Theory Teacher's Blog

Finfinne Diaries 2: Ethiopia’s Museums, Public Memory, and Us

As I mentioned a few days ago in my blog post [here] about my itinerary in Ethiopia, I visited quite a few museums: the National Museum, Ethnological Museum, Addis Ababa Museum, Red Terror Museum, Jimma Museum, Harar Museum, and Arthur Rimbaud Museum as well as a traditional Harari home and the Asni art gallery. That’s a lot of museums, and unfortunately I didn’t take very good notes. Nevertheless, as I moved from one museum to another (sometimes three in one day), I began to notice some key differences between them, and I began to consider a couple of very old questions: what are museums for and how ought they be organized? And I say they are old questions because quite a few scholars have published books attempting answers… such as this, this, and this… though I must admit that I have not read any of them.

But I did notice a few things. I’ll start with the National Museum and the Ethnological Museum, since they are almost right next to each other, and, significantly, they tell very different stories about Ethiopia. The National Museum has three floors; the first floor focuses on prehistoric times and includes animal skeletons and the famous skeleton of the oldest human, nicknamed “Lucy” by Americans and “Dinkenesh” by Ethiopians (which is Amharic for “wonderful”); half of the second floor is devoted to ancient archaeological relics such as old tools and ornaments, and the other half is devoted to symbols of the Ethiopian empire of the 19th century, mainly the paraphernalia of its emperors; the third floor focuses on modern Ethiopia, especially the communist paintings of the 1970s celebrating peasant labor and the postsocialist, postmodern artwork of the 1990s mourning the brutalities of the communist regime and the fragmented national consciousness. Thus, as one moves from the first floor to the third floor, one moves forward in time, and the organization of material suggests a patriotic story of national unity and progress, from the prehistoric Lucy to the symbols of empire to postmodernist painting. And of course, by doing so, it projects Ethiopia’s contemporary political boundaries back in time, making the nation seem older and more continuous than it ever really was. There is nothing unique about Ethiopia’s national museum, as this is the project of most national museums all around the world.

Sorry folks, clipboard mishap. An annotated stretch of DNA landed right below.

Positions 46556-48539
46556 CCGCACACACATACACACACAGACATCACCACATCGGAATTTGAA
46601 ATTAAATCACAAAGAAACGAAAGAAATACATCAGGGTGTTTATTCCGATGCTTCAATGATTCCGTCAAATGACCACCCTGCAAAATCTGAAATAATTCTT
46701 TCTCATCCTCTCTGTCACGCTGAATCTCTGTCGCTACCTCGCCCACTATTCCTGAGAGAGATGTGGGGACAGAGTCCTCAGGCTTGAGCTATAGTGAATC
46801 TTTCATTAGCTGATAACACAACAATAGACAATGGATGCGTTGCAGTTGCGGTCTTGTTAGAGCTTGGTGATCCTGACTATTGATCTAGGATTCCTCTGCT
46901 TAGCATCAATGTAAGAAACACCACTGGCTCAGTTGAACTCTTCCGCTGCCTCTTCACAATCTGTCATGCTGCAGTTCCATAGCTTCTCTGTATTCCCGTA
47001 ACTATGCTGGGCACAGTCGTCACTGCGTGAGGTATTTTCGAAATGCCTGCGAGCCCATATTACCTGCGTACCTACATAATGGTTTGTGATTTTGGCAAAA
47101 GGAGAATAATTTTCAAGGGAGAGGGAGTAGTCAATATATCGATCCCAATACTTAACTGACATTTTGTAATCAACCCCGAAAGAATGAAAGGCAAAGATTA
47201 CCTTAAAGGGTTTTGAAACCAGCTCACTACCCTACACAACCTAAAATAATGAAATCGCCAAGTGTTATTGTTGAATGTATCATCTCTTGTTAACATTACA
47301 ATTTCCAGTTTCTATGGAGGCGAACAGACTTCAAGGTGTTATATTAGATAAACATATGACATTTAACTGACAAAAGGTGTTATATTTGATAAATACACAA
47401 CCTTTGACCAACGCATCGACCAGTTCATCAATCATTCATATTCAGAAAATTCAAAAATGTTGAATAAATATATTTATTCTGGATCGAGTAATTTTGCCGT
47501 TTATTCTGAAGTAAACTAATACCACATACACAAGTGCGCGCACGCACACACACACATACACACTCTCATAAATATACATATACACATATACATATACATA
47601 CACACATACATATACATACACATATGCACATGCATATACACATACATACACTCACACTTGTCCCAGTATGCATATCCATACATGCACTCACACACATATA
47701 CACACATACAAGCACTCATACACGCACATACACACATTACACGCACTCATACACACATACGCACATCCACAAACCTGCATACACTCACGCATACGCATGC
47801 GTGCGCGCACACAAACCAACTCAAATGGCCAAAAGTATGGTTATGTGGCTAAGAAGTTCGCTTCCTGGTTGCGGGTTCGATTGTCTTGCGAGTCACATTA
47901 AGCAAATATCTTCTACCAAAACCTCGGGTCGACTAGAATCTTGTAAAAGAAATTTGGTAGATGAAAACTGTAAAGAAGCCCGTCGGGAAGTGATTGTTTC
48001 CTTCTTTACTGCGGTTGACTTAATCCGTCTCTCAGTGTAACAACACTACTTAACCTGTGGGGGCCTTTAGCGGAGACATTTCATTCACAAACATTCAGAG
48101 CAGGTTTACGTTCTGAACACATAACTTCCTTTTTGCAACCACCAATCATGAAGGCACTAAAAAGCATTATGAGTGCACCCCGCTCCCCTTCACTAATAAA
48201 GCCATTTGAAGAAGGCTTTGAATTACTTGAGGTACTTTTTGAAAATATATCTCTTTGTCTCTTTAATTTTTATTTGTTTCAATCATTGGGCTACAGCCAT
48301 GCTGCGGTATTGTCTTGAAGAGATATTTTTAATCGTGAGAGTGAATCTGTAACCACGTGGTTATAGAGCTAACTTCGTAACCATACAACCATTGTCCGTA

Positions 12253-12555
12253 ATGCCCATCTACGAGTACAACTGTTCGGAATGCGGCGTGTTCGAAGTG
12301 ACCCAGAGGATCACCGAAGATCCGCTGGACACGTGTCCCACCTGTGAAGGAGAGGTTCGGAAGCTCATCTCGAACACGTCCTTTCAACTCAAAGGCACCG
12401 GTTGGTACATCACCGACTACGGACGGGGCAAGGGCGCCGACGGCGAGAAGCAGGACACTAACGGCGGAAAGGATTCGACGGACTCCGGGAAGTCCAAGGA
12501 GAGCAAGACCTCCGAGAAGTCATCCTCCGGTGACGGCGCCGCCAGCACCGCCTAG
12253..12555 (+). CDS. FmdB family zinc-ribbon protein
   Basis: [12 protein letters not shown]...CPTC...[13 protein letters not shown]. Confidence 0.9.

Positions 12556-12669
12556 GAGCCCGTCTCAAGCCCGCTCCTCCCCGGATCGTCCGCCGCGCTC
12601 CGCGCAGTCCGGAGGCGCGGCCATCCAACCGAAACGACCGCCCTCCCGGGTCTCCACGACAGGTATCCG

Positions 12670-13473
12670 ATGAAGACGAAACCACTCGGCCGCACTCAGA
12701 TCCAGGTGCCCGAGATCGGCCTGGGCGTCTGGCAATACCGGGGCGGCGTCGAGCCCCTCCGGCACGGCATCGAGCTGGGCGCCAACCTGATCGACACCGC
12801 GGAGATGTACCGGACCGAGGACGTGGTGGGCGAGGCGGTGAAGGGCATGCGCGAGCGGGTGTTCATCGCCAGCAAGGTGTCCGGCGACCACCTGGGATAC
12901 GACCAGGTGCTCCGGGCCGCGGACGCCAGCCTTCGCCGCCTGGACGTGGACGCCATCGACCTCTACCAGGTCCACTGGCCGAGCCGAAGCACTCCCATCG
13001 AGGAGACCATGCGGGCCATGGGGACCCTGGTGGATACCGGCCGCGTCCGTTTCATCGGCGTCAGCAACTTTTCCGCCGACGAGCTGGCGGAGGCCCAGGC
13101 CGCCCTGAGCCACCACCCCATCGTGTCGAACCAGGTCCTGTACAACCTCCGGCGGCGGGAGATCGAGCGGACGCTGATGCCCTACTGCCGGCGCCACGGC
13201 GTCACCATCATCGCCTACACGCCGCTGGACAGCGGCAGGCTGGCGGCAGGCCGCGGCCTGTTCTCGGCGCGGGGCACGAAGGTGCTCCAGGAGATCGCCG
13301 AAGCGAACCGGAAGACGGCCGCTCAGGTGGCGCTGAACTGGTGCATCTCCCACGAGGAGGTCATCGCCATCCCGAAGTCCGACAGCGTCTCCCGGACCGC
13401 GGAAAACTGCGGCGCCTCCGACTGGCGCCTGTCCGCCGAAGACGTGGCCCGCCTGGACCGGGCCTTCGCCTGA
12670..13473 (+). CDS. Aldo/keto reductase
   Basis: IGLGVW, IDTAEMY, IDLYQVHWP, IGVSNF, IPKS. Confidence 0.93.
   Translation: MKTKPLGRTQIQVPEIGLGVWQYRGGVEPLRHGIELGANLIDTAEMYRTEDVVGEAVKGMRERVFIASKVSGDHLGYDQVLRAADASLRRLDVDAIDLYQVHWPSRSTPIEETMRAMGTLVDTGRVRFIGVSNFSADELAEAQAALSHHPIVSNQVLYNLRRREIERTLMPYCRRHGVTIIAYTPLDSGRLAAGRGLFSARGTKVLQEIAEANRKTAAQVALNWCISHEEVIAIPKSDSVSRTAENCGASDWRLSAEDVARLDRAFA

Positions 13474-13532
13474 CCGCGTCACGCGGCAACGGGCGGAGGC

In contrast, the Ethnological museum is more multicultural, and thus reflects the direction of scholarship at Addis Ababa University since the mid-1990s (as well as the direction of scholarship in the United States and Europe), attending to different regions and cultures. The museum includes artifacts that illustrate the different rituals, musical instruments, tools, and clothing of the various ethnic groups. (Ethiopia has over 70 different ethnic groups, so for the sake of simplicity and space the museum had to combine many of them.) But there are two organizing principles at work in this museum — not only the ethnic one, but also the narrative of a human being from birth to death. As one walks through the museum, one walks through a universal human narrative of development from childhood, to marriage, to basic village economics, to religious ceremony, to war, etc. Thus, the museum shows both difference and sameness — cultural differences are ordered according to universal sense of what it means to be human…. Except that all of the artifacts are primitive, and none of them modern. The museum seems to suggest that beneath all the cultural differences is universal humanity, but I couldn’t help but think that its essentialist sense of human-ness was actually quite alien to the experience of anyone growing up in the early 21st century.